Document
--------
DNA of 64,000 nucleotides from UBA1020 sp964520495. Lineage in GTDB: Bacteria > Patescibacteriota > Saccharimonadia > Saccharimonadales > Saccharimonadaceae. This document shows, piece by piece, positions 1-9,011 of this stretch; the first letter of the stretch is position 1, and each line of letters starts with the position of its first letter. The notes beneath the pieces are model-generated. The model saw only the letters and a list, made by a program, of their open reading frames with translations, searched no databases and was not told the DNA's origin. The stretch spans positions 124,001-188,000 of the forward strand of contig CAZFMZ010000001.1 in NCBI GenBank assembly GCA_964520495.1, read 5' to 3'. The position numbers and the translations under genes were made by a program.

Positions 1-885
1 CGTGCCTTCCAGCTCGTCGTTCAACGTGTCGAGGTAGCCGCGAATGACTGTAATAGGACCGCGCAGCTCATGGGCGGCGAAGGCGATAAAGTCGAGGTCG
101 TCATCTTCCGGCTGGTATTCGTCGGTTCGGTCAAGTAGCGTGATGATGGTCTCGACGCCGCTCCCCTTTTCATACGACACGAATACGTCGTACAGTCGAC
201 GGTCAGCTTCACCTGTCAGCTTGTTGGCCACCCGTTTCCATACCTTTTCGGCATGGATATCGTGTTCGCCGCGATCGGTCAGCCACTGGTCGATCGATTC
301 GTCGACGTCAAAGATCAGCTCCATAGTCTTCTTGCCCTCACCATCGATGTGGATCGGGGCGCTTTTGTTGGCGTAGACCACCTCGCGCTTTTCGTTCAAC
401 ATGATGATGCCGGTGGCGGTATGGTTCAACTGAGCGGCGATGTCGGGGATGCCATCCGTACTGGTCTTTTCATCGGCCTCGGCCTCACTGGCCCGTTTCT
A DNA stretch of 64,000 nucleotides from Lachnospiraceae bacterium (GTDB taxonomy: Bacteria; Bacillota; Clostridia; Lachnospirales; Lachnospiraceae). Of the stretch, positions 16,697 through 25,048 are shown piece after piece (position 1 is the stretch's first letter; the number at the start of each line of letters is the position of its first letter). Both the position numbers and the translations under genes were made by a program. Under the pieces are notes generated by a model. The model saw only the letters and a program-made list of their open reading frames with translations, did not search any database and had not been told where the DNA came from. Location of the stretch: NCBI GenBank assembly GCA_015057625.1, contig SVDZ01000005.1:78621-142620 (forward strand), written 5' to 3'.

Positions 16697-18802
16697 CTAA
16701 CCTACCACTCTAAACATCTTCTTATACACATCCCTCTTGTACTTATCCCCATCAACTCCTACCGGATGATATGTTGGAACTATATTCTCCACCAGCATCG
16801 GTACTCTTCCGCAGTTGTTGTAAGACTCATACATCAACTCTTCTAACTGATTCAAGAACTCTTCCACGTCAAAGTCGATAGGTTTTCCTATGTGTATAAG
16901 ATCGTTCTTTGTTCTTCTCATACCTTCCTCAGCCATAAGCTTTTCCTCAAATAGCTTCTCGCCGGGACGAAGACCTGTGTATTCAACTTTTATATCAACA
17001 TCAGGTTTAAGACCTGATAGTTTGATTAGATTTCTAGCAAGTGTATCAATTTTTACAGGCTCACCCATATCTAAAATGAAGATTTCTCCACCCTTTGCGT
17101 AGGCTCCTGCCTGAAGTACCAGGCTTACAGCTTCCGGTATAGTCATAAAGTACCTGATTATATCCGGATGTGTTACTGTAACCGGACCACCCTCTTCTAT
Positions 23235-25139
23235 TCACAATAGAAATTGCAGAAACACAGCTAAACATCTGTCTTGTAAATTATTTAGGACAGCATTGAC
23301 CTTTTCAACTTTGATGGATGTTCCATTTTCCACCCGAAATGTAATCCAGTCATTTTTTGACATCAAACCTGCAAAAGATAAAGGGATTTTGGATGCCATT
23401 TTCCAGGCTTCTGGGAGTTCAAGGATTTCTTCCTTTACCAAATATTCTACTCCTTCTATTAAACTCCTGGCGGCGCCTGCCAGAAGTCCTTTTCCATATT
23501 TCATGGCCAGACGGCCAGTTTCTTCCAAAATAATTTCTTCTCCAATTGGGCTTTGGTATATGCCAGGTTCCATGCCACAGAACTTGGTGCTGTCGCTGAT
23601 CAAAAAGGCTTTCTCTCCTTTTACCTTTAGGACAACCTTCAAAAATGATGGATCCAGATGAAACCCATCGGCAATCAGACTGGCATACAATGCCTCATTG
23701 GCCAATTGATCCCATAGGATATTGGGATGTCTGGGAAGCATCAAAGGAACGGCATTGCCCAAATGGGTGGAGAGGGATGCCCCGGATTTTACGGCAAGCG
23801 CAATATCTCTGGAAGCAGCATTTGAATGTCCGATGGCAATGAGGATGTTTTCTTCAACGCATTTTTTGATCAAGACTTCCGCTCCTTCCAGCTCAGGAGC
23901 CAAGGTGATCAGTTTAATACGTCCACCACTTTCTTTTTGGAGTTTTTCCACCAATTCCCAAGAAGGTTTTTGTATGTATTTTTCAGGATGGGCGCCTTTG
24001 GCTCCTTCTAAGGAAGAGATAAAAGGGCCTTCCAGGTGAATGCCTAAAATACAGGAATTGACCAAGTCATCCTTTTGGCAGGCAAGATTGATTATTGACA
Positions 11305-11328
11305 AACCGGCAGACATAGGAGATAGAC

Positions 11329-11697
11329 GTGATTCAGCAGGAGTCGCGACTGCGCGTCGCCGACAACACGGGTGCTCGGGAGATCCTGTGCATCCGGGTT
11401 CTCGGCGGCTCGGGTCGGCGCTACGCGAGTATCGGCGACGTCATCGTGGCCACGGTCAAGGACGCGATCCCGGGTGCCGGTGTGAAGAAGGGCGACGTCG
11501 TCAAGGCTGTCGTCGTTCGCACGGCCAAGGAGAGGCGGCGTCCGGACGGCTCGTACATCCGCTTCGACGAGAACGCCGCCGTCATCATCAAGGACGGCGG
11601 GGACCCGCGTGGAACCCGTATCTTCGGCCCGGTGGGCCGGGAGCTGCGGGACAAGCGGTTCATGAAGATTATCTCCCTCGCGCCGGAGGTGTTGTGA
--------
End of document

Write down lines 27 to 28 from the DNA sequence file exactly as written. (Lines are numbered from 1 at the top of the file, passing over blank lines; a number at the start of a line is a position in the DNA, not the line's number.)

11305 AACCGGCAGACATAGGAGATAGAC

Positions 11329-11697